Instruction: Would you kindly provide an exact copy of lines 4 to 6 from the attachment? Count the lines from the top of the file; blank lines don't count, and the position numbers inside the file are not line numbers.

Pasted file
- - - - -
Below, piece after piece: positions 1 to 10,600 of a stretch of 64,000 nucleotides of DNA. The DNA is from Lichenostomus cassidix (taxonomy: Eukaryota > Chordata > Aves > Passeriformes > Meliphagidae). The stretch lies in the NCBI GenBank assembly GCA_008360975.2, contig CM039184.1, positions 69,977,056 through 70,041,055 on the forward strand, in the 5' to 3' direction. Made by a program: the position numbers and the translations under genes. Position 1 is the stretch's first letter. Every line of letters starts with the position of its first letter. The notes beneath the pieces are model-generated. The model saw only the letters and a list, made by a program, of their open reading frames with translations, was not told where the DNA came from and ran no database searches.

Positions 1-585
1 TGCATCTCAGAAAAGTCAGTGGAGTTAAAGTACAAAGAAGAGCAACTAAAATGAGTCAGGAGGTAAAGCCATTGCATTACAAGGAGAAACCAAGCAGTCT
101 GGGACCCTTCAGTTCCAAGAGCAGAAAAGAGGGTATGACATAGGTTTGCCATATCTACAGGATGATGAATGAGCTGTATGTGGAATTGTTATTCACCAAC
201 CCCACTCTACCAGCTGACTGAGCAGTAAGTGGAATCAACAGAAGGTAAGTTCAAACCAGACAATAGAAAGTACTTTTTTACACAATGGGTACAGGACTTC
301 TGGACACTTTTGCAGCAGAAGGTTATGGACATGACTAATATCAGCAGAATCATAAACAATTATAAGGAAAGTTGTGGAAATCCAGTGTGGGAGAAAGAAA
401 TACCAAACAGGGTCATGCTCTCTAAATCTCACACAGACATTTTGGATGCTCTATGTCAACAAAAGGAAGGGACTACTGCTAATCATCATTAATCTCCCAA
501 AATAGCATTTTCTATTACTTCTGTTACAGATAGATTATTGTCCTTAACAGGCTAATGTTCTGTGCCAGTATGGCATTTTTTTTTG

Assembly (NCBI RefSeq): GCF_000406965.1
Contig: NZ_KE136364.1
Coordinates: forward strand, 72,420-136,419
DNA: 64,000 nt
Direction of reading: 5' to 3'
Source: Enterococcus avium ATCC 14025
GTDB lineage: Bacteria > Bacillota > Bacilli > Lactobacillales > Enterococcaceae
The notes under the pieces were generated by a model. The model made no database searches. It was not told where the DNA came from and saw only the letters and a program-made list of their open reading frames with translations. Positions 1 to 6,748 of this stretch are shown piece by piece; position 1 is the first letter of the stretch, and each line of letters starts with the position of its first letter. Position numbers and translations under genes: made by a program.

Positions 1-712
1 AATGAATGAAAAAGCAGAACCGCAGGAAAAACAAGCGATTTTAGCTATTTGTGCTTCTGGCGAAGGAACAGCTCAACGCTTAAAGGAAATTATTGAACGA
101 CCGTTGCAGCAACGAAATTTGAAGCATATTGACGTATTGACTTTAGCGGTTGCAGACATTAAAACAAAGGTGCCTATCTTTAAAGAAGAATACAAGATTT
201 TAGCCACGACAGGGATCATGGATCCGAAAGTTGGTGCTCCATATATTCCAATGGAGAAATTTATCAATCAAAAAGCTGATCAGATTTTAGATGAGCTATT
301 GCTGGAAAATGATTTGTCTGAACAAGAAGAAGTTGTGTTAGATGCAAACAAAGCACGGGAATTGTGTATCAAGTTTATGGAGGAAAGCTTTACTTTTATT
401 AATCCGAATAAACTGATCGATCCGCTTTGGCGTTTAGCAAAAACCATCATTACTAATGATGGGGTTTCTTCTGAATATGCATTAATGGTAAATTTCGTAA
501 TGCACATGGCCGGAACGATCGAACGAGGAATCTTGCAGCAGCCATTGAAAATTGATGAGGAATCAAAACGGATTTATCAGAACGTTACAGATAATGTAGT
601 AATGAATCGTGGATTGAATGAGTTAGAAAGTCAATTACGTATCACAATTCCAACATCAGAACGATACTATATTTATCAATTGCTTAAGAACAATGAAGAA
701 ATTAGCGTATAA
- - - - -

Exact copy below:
101 GGGACCCTTCAGTTCCAAGAGCAGAAAAGAGGGTATGACATAGGTTTGCCATATCTACAGGATGATGAATGAGCTGTATGTGGAATTGTTATTCACCAAC
201 CCCACTCTACCAGCTGACTGAGCAGTAAGTGGAATCAACAGAAGGTAAGTTCAAACCAGACAATAGAAAGTACTTTTTTACACAATGGGTACAGGACTTC
301 TGGACACTTTTGCAGCAGAAGGTTATGGACATGACTAATATCAGCAGAATCATAAACAATTATAAGGAAAGTTGTGGAAATCCAGTGTGGGAGAAAGAAA